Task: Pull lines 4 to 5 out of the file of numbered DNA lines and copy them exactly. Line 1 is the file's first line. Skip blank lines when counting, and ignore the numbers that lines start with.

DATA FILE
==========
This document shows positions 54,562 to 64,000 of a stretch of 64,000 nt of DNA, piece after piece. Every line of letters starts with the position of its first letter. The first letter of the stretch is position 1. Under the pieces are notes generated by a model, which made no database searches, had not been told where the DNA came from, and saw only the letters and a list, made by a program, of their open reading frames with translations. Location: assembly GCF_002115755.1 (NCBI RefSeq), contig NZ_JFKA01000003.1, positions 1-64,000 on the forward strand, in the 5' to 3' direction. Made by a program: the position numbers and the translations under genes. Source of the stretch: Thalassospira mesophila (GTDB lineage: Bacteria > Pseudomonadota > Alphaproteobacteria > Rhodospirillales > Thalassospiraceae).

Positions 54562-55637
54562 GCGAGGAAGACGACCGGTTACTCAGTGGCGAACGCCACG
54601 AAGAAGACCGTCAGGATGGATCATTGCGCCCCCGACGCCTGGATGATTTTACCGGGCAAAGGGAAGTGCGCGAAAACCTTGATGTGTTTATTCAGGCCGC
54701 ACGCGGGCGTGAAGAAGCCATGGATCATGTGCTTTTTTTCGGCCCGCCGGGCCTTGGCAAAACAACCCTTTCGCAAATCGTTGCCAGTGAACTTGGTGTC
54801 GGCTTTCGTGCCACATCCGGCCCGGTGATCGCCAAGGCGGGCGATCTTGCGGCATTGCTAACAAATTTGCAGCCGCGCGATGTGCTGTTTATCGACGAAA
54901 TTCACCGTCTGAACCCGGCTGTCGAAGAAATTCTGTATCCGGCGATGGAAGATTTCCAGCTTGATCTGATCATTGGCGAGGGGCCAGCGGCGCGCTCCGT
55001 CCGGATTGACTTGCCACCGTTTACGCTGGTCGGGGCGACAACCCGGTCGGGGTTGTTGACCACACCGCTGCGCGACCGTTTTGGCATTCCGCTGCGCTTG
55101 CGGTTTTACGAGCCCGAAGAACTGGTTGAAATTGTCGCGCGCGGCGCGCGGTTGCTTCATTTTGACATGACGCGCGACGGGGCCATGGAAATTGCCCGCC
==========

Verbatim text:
54601 AAGAAGACCGTCAGGATGGATCATTGCGCCCCCGACGCCTGGATGATTTTACCGGGCAAAGGGAAGTGCGCGAAAACCTTGATGTGTTTATTCAGGCCGC
54701 ACGCGGGCGTGAAGAAGCCATGGATCATGTGCTTTTTTTCGGCCCGCCGGGCCTTGGCAAAACAACCCTTTCGCAAATCGTTGCCAGTGAACTTGGTGTC